What is a Condenser Tumble Dryer?
Here's everything you need to know about condenser tumble dryers...
10 Aug 2021
Looking for a tumble dryer and not sure where to start? We’ve got you. Laundry appliances aren’t an everyday purchase, and the jargon can make things a little complicated.
The first thing you’ll see when looking for a tumble dryer is that there are three main types: vented, heat pump and condenser. So what’s the difference?
Vented tumble dryers remove all the moisture they collect through a hose that leads outside. In other words, you’ll need a decent space to place it near a window or door.
Heat pump tumble dryers separate the water from the warm air circulating in the drum, then re-pump the air back in to dry your clothes faster.
Condenser tumble dryers collect the water vapour in a container, so they do need emptying. But that also means you can place them virtually anywhere at room temperature, and that makes them ideal for homes where it's difficult to vent a dryer to the outside.
Once you know how to maintain your condenser dryer, you’ll get great results every time, easy. We’ll show you how:
How does a condenser dryer work?
Condenser tumble dryers remove humidity using two separate airflows. Air re-circulates inside the machine and is heated, then it’s passed through the damp clothes where it picks up the moisture.
The damp air is then passed through the condenser in one direction while the room air is passed through the condenser in the other. This causes the moisture in the air to condense into water, which is then pumped to the water tank, or out through the hose if you choose to have the dryer plumbed in.
Most new condenser tumble dryers feature sensor drying technology. That means instead of a simple timer, where you choose how long the cycle lasts, the dryer is smart enough to know exactly when the clothes have reached the optimal dryness level.
Sensor dryers have different cycles to suit the fabrics you’re drying. Many dryers have a host of different cycles for jeans, cottons, towels, even for laundry that’s going to be ironed. The sensors know exactly when to stop, which keeps your clothes good as new and your energy bills low.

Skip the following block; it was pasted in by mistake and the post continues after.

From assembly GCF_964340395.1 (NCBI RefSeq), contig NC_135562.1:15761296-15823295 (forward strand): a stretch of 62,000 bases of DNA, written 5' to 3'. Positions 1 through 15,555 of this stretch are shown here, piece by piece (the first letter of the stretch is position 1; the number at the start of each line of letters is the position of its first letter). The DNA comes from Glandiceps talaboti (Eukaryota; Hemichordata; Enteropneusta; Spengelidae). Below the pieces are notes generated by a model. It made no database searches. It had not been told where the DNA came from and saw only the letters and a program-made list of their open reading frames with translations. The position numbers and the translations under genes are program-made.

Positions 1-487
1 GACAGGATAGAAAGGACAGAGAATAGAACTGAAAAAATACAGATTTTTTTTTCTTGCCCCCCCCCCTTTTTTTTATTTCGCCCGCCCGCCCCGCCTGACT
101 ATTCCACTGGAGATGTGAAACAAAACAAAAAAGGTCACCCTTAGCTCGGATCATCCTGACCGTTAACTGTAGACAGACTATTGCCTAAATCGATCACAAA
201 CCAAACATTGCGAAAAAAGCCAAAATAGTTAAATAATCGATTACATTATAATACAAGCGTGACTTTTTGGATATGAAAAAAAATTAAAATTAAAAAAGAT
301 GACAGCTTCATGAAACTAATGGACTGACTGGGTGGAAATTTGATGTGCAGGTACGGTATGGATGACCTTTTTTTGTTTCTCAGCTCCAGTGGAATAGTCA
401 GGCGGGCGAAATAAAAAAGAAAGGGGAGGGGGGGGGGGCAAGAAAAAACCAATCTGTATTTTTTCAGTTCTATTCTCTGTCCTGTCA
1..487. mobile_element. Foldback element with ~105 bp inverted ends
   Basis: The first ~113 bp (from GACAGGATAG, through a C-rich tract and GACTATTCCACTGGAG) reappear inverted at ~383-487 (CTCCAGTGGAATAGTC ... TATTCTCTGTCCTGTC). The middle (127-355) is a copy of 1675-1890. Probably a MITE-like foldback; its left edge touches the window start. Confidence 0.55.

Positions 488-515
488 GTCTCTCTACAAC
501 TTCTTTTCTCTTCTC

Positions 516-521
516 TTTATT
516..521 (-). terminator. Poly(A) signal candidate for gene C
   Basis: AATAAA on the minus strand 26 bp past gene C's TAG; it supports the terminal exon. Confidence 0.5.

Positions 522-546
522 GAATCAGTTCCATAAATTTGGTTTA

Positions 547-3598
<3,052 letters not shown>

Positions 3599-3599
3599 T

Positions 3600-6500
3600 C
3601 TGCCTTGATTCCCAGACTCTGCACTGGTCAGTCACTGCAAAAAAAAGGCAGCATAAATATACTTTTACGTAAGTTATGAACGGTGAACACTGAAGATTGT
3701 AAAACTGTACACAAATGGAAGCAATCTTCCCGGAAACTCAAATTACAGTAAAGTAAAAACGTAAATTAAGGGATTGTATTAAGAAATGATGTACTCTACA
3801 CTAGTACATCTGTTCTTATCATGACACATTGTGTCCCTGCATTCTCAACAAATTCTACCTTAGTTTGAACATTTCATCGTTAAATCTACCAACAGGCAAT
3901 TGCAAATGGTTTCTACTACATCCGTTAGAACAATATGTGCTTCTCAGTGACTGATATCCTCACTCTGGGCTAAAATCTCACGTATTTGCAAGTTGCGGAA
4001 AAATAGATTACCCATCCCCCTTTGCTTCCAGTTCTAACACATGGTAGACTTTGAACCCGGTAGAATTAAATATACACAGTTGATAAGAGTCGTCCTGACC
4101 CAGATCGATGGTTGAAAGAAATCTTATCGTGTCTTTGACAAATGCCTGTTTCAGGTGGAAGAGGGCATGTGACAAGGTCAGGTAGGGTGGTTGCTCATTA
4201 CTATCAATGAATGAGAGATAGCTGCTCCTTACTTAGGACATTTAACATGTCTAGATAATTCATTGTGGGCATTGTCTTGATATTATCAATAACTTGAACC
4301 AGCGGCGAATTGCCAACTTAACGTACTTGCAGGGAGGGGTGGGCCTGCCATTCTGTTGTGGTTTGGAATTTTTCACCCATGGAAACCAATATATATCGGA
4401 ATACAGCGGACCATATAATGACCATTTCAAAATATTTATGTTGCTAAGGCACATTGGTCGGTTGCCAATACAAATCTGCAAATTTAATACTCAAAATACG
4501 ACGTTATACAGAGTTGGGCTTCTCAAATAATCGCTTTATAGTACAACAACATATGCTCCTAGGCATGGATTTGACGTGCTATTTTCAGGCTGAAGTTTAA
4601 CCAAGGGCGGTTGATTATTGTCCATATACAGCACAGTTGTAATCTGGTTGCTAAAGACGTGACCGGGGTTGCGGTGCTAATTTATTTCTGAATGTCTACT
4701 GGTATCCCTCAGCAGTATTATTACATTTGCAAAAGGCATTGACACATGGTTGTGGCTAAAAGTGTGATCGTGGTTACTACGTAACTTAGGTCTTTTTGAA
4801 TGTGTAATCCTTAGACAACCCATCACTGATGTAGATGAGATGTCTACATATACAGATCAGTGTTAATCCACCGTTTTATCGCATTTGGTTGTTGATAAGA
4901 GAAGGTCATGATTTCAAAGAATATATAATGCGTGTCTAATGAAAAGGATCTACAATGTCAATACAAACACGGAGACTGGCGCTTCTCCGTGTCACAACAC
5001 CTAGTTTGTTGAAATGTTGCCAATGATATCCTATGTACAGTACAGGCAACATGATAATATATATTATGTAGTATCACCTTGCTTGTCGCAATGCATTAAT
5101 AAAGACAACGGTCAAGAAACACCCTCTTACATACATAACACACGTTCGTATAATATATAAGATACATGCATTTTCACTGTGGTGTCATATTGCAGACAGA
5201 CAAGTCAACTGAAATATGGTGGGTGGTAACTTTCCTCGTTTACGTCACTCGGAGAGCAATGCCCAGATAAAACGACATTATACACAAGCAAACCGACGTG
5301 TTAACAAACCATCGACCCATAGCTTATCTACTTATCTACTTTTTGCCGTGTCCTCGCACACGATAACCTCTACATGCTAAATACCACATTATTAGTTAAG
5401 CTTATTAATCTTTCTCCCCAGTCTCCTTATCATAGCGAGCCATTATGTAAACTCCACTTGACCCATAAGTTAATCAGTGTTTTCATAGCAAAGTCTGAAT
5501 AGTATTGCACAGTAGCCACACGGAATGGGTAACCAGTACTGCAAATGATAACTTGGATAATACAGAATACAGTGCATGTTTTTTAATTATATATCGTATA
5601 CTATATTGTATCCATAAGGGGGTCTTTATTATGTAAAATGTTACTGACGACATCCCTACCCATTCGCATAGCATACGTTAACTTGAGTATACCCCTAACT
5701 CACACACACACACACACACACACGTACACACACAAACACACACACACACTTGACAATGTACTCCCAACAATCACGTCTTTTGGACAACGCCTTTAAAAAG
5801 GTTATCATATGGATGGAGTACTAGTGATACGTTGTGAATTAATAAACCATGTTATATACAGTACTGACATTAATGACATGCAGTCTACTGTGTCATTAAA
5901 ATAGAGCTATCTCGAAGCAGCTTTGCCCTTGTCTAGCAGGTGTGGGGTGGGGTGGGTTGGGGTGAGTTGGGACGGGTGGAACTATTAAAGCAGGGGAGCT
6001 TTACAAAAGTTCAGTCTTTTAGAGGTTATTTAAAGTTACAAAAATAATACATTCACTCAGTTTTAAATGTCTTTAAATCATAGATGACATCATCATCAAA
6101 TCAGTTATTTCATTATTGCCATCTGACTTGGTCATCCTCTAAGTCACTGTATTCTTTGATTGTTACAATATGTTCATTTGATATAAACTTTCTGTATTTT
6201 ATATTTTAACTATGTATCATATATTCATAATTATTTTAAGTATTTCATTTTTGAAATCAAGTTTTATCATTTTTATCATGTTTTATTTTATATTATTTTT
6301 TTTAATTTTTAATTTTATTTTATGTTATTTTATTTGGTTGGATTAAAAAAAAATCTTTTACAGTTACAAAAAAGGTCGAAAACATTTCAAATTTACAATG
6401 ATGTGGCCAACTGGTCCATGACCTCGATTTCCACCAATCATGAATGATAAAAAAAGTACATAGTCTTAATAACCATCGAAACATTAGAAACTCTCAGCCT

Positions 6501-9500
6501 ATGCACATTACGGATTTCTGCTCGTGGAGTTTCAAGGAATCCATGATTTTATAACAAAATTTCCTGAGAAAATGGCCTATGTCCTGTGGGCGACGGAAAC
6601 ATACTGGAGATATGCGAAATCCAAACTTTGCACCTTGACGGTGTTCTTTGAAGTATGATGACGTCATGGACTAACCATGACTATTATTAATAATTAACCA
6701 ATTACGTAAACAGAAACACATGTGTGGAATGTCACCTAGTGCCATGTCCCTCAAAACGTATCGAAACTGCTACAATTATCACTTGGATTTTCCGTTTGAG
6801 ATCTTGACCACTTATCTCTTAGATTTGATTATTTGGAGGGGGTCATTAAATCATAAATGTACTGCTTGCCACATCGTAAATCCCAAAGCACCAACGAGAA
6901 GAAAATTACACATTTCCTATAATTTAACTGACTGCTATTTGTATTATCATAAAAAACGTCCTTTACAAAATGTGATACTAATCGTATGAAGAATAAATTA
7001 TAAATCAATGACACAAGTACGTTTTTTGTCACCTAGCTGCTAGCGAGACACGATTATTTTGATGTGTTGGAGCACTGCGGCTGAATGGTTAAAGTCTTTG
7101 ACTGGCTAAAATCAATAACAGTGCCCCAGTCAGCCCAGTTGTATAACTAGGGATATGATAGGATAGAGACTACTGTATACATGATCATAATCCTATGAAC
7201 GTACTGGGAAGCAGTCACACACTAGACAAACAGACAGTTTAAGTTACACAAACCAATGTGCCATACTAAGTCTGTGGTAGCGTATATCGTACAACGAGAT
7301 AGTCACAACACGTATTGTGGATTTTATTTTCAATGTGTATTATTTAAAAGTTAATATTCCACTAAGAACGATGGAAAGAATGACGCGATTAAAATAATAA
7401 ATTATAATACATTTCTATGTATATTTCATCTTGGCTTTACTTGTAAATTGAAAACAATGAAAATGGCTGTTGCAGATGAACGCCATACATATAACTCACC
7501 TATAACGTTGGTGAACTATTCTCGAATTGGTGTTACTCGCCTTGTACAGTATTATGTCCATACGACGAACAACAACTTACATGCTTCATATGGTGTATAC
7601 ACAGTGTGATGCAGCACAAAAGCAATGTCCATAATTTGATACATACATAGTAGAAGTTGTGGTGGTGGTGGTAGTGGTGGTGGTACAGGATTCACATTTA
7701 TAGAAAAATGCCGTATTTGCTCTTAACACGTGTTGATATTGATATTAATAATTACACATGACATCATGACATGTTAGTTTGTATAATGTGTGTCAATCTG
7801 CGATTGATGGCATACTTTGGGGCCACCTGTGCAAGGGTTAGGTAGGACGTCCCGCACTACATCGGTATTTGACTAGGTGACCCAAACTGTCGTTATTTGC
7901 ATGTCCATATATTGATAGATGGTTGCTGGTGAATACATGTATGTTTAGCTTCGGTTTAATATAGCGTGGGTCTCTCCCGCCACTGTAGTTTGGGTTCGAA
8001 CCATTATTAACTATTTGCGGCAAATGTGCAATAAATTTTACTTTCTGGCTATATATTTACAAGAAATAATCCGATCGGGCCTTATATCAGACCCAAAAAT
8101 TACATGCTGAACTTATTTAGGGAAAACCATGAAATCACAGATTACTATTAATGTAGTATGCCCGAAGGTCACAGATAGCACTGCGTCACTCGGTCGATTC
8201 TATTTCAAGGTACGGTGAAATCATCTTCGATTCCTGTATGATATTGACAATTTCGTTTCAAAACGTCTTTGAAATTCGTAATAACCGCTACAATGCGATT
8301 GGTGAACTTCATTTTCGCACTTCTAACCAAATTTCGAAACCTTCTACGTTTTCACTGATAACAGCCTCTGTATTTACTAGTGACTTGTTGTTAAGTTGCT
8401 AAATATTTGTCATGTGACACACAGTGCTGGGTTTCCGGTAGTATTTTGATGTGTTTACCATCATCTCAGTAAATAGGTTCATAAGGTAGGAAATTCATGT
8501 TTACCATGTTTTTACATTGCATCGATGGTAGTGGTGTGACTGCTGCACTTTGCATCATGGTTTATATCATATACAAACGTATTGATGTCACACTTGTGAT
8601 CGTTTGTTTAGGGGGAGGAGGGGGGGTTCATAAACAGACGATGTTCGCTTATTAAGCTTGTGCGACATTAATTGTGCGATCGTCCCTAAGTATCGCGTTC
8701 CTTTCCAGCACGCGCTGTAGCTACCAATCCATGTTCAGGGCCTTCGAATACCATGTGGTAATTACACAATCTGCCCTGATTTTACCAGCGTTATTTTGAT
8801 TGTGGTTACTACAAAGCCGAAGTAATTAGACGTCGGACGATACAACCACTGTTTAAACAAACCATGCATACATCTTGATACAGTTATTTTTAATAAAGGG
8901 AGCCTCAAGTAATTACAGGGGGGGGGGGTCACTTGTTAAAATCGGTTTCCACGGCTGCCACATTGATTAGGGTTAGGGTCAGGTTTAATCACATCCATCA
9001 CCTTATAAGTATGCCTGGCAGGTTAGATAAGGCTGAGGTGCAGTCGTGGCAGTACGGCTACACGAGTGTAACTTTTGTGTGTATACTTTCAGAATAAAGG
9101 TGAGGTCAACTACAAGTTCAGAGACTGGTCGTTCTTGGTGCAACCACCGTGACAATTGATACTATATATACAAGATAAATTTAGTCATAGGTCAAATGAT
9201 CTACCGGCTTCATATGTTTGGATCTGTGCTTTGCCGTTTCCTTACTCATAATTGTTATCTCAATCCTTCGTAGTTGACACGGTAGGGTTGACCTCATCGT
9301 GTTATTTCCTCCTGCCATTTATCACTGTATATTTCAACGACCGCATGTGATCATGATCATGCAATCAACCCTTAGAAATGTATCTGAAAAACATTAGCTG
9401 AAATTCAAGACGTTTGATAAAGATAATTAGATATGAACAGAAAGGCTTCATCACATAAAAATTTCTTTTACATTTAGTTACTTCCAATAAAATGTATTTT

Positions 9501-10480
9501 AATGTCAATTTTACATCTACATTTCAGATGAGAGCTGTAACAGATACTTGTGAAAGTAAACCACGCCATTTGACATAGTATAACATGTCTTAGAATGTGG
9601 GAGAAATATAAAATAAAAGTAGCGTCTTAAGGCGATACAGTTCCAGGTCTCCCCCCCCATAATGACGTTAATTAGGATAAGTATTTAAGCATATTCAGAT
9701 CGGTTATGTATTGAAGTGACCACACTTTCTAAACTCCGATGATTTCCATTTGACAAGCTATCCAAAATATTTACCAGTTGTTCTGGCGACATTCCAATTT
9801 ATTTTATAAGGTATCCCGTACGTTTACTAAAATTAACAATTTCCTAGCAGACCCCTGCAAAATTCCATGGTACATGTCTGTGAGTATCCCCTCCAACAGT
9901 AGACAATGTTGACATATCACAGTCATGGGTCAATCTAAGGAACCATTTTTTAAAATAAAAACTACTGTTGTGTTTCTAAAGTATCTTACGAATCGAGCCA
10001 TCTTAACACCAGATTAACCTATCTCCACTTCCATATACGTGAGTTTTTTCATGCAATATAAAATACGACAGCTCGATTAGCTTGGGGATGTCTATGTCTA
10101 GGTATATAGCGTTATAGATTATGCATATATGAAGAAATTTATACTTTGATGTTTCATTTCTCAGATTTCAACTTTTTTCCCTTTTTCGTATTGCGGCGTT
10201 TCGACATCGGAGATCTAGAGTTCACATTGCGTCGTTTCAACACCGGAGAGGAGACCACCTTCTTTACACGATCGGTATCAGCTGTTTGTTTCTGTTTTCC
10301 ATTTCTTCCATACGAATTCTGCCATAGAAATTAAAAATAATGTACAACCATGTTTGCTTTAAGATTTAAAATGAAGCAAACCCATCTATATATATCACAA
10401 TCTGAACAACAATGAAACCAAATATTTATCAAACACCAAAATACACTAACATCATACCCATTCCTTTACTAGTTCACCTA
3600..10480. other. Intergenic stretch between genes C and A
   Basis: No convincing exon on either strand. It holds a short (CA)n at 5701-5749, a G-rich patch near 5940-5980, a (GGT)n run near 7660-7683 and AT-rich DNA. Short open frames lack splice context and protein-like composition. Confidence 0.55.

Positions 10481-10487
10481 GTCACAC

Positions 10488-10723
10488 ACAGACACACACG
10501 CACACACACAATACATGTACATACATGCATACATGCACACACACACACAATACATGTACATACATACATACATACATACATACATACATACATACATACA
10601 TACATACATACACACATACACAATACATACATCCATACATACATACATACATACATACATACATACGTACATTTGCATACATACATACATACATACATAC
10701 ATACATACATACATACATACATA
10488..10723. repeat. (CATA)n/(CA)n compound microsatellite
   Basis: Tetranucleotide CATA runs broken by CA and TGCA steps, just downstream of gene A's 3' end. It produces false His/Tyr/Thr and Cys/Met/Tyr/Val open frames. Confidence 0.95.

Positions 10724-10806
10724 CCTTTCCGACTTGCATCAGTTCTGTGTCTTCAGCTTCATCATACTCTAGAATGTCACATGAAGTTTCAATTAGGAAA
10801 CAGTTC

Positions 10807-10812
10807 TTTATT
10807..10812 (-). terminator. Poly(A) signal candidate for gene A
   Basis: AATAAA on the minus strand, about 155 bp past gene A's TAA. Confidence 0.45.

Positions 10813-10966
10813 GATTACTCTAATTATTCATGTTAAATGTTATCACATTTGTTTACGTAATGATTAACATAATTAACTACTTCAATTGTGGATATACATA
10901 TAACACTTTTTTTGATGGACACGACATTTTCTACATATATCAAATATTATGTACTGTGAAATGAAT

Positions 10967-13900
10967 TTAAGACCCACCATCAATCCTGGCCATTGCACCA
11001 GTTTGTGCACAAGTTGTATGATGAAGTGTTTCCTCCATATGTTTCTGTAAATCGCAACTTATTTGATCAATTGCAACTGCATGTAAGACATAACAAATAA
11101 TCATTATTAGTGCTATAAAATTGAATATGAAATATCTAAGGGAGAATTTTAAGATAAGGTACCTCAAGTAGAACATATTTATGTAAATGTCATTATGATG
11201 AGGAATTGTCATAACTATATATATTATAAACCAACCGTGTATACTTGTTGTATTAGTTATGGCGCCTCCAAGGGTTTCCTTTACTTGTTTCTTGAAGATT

What about any extra humidity?
Ideally, you should fit a condenser dryer in a well-ventilated room that lets some of the warm air escape. The air from the dryer can raise the room temperature and condense air moisture onto cold surfaces like walls and windows. If the air can circulate around the room, that shouldn’t happen.
How to get the best from your condenser dryer
There are a few easy things you can do to get the best from your dryer every laundry day. Here’s what to check each time you use your dryer…
Is the lint/dust filter clean?
Make sure to clear out the lint after each cycle. Around 70% of the wear on clothes is due to general wear, but 20% is from washing and the remaining 10% can be attributed to drying. Removing the lint every time means that hot air can escape, so the dryer won’t overheat.
How full is the water tank?
When the tank is full, your machine will interrupt the cycle to keep your tumble dryer running smoothly. So, be sure to empty the water after every cycle.
What fabrics are in your load?
Here’s a super useful tip - drying similar types of clothing together will help. If the load contains a mixture of cotton and synthetics, the synthetics will dry much faster than a cotton-only load. The result will then be that the sensors detect that the load is dry and finish the cycle. However, cotton clothes may still be damp.
What is the size of your load?
If the load is too large, you might not get the best results. A load that’s too big for the drum cannot be completely dried because there isn’t enough space for the air to circulate. That can also trip the overheating thermostat, so don’t rush to pile all your laundry in at once if you know there’s too much.
Plenty of condenser dryers with sensor drying tech also have a timed cycle option. When you use this, the sensing circuit is disconnected. So, don’t leave your clothes to dry longer than they need!
Even if you're used to using a vented dryer for years, it only takes a few simple adjustments to adapt to condenser drying. Give it a go...